An ounce of prevention
That axiom certainly holds true when dealing with food safety. From the kitchen to the farm, we play an integral role in preventing foodborne illness. Certainly, the prevention of foodborne illness is a multi-tiered endeavor which depends upon individuals at all levels to effectively work.
Preventing foodborne illness is in many cases most easily and effectively accomplished at the consumer level, while the liability, when foodborne illnesses do occur, generally falls on the processor. This two-fold disconnect results from the popular consumer misconception that all food, regardless of whether or not it is a raw animal product, is inherently pathogen free. In addition, consumer research shows that most consumers lack even a basic understanding of food safety fundamentals.
As a result, the onus for food safety falls almost squarely on the processors. There is no doubt that processors have done an exemplary job. Foodborne illness occurrence has rapidly declined in the last decade in spite of better surveillance and an increase in production. But, as with any difficult task, there always remains some level of room for improvement.
Processors must always work to improve and streamline their food safety systems. Not only is this of critical importance to protect your customers, but it will also have a positive effect on the bottom-line. Companies which maintain state-of-the-art food safety systems incur less regulatory costs, face fewer (if any) recalls, and are also shown to generate more business. Further, in the event that an allegation of foodborne illness is levied against companies that have embraced a proactive and aggressive food safety stance, it is generally easier to defend against such claims. Companies who let their systems stagnate, on the other hand, often deal with multiple issues whose costs far outweigh the savings of merely maintaining a less than robust food safety “status quo.”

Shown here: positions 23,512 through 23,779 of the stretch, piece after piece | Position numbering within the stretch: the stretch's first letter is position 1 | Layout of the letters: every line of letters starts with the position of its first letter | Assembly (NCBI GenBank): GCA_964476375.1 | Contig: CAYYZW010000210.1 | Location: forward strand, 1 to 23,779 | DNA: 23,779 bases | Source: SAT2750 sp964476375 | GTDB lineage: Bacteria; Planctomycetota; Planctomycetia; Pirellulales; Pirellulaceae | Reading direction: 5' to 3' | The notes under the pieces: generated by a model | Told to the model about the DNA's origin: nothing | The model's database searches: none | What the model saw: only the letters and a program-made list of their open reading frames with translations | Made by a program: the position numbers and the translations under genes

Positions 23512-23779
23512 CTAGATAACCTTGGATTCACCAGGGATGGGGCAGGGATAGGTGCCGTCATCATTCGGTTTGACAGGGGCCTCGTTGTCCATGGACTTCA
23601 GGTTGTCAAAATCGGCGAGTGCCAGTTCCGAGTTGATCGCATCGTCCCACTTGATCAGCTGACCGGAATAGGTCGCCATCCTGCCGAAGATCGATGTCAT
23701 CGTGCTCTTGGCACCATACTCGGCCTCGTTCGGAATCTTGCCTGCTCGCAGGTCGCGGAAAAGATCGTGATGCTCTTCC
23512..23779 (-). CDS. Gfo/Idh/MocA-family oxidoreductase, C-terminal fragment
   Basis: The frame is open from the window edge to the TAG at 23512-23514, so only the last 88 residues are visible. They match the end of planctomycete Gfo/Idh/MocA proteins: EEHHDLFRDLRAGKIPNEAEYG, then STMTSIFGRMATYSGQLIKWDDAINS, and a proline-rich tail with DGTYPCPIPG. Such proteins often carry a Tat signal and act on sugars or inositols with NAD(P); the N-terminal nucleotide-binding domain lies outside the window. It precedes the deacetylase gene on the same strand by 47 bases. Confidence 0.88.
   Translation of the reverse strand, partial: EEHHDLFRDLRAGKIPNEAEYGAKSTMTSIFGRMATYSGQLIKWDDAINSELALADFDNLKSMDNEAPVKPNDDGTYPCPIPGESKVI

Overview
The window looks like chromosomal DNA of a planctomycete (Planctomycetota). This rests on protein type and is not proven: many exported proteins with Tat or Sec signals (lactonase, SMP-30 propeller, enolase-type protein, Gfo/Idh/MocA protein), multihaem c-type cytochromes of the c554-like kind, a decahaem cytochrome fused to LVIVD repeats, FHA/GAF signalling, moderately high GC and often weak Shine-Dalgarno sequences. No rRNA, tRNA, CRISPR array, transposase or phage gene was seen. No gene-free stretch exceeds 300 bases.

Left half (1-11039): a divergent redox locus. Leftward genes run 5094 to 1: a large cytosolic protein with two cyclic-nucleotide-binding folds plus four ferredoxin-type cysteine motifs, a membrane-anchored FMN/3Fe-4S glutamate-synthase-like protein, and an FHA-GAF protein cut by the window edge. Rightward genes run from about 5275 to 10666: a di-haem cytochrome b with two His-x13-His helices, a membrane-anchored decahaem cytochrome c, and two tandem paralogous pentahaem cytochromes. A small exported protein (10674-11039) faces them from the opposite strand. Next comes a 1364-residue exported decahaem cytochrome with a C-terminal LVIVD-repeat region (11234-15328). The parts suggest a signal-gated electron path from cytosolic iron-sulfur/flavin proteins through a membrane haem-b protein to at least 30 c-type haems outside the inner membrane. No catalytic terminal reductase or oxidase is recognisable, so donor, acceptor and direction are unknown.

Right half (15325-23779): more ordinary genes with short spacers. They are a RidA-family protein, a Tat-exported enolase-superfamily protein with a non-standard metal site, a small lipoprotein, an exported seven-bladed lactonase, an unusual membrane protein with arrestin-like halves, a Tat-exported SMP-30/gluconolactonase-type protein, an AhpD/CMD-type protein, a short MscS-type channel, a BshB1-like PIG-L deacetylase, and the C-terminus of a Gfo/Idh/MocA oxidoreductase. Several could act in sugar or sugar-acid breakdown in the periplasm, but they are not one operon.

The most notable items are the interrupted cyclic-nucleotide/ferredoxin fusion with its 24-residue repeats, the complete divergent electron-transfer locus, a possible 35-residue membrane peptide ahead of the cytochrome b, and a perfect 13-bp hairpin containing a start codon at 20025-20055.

All processing operations are different. A specific intervention or preventative step may work for one company, but not for another. For this reason, processors should conduct regular audits which specifically identify possible gaps or potential improvements to their food safety systems.
In the end, processors can only help reduce the risk of foodborne illnesses. The responsibility for curing them falls on someone else and, by then, it is often too late. Perhaps, then, it is fair to say that for processors, an ounce of prevention is truly worth ten pounds of gold.